Canadians and Their Money: Building a brighter financial future Task Force on Financial Literacy On February 9, 2011, Canada’s Task Force on

11 t ra n s i t i o n

Online friends almost as valuable as real family According to a recent study


family

TIES Th e Va n i e r I n s t i t u te Fo r t h e Fa m i l y

Families in middle and older life are a grow-

t ra n s i t i o n

12

ing focus of policy interest in Canada. This is largely because of the involvement of families now and in the future in providing care and support for aging relatives and friends. As formal systems of support either shrink or do not keep pace with increased demand for services occasioned by an aging population, the pressure on families to sustain and expand their caregiving roles will only increase. Families, it is now presumed, although not fully acknowledged in any meaningful way, do vital work for society, much of which remains hidden, unacknowledged and gendered. The caring work that families do is no exception, and is of particular relevance to mid-life and older families who often find themselves straining to balance the simultaneous demands of members of all ages and abilities. Caregiving is receiving long overdue attention as a vital area of research and policy interest, and is one which has preoccupied researchers interested in families, women and aging for decades. Commonly, it is presumed that families - typically meaning women in families - will do, and should do, caregiving to aging or frail relatives, a presumption that has not been much questioned in policy. Many researchers and advocates, however, are rejecting these over-simplified assumptions and challenging policy makers to rethink the tendency to equate a caregiving with kinship and, by exten-

Pressure on families to sustain and expand their traditional caregiving roles to aging family members is increasing and at what cost? by Susan McDaniel, FRSC

sion, the narrow view of women in families as natural and available caregivers. These presumptions can make women feel pressure to provide care, even at great costs to themselves and their own future security.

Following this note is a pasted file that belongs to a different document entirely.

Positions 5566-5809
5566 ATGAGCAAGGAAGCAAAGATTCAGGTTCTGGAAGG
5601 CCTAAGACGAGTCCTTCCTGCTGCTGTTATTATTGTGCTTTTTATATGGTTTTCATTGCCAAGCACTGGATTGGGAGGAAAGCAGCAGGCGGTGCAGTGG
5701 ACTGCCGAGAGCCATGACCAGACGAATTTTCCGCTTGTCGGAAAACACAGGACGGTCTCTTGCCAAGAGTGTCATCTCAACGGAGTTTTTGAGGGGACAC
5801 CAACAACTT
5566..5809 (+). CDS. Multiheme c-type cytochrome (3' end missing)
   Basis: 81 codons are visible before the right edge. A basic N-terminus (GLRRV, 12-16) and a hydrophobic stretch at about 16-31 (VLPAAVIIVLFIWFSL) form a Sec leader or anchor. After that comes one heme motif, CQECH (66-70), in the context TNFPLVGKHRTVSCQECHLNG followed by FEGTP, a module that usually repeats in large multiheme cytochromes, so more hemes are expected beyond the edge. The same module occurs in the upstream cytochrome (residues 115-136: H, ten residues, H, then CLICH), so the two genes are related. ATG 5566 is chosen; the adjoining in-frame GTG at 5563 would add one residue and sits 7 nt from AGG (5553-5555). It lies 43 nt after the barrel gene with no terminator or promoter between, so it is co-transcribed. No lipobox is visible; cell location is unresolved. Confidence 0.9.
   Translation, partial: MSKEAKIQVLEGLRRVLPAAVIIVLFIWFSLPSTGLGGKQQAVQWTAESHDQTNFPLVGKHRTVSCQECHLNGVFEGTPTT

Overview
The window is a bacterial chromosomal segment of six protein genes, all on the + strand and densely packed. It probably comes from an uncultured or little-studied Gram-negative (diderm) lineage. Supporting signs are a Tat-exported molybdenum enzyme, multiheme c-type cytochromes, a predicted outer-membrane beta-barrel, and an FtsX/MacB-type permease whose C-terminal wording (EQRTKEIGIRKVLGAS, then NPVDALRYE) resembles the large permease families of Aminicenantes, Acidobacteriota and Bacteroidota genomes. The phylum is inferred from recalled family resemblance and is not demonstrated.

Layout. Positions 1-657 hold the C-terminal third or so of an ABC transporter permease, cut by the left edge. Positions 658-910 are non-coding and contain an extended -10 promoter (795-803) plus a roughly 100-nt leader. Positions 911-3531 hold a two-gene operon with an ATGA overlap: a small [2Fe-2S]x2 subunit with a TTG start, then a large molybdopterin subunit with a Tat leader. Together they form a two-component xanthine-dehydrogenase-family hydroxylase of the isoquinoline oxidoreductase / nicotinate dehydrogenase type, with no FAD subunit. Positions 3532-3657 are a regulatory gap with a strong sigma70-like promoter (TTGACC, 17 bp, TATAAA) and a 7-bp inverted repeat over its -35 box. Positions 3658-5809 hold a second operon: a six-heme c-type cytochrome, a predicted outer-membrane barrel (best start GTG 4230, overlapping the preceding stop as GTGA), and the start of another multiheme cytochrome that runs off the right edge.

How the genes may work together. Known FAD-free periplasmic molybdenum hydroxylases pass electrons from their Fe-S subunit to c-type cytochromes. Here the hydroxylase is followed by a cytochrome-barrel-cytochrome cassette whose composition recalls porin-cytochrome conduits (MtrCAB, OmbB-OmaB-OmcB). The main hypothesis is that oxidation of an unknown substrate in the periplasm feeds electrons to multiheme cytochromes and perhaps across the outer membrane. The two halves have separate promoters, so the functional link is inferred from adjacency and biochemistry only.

context of caregiving To best understand the impact and role of caregiving demands on mid-life families and on the women in them, it is instructive to examine the contexts of caregiving. In a national study, Keating et al (1999) found that most Canadians of all ages receive regular help with day-to-day activities from others (meals prepared, clothes washed, houses cleaned, etc). This is part of what living in families entails. We can all think of many different ways that care is provided in response to the changing needs and obligations of members across the lifespan. And yet, as common and essential as are the tasks of caregiving, they are anything but simple When provided to those with long-term health challenges - most often for those over age 85, care can be very demanding. Research consistently demonstrates that eldercare is most commonly provided by women, usually wives, daughters or daughters in- law, with an increasing proportion of men providing eldercare, as well (VIF, 2010:


Table 1 shows changes over time from 1996 on hours spent by men and women in providing unpaid care to older relatives or friends. Time spent in informal care has increased for both men and women, but women indeed spent more hours providing eldercare than men. The overall difference in hours spent by men as compared to women remained the same from 1996-2006. The sex difference among those who provided no care narrowed in this period, and the numbers providing no care to others increased.